DEAR ABBY: I love my mother, but our relationship has been awkward since I came out to her when I was 13. After I told her I was gay, she grew more and more distant. She went into full grandma mode for my sister and her sons and, in my eyes, neglected me.
She was seldom home, and when she was, we would argue about everything. It got so bad that I left and moved in with my aunt, who was like a mom to me. My sister told me she thinks Mom is in denial because every time my sister would want to talk about it, Mom would clam up.
Mom and I have NEVER talked about it. I clearly recall the day I came out. When I told Mom, she said she already knew. Then she added, “It’s just a phase.”
I’m sad that even after 12 years she still hasn’t accepted that this is who I am and who I have always been. It upsets me that she doesn’t know all of me. Should I have a sit-down talk with her like the adults we are? – SAME SON AS ALWAYS
DEAR SAME SON: Only you can make the decision to have that important conversation with your mother. Before you do, I’m advising you to contact an organization called PFLAG. PFLAG helps to build bridges of understanding between families and their LGBTQ members. You can find it by going online to pflag.org. If your concern is that your mother’s position may force you to end your relationship with her, prepare in advance by making sure you have a loving support system around you.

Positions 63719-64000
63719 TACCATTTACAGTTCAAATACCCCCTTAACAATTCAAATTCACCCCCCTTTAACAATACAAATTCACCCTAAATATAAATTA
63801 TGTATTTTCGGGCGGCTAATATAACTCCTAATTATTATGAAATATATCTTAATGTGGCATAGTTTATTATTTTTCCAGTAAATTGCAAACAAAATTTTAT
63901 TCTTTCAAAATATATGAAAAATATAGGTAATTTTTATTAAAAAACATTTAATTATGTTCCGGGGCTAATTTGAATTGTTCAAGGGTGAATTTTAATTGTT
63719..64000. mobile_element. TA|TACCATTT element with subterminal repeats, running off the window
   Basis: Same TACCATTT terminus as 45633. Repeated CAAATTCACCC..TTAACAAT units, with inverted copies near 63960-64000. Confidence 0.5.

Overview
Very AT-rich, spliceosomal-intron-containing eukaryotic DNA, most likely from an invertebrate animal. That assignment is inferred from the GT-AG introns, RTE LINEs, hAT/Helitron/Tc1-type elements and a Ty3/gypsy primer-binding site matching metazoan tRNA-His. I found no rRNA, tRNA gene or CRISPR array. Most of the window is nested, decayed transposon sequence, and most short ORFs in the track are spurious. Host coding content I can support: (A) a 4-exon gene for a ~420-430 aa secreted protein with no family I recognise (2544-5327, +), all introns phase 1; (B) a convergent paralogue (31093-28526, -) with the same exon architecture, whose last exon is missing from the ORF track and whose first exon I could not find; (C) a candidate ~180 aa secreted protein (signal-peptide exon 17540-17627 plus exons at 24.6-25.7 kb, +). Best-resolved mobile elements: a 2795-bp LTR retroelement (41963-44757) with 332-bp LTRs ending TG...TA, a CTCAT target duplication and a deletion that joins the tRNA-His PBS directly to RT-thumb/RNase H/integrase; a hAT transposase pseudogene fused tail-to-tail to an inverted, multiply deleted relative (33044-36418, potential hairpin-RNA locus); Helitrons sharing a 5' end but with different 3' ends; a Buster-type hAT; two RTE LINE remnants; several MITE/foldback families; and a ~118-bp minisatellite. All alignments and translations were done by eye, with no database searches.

DEAR ABBY: When my daughter and her husband eat in a restaurant, he insists they order the same thing. If he thinks her plate looks better, he switches them. This baffles me. Does this happen to anyone else? What do you think of this?– BAFFLED IN ILLINOIS
DEAR BAFFLED: I think your son-in-law has no consideration for your daughter’s feelings, and that people who are greedy and inconsiderate about food are usually the same about other things. (He could also be controlling and/or have OCD.)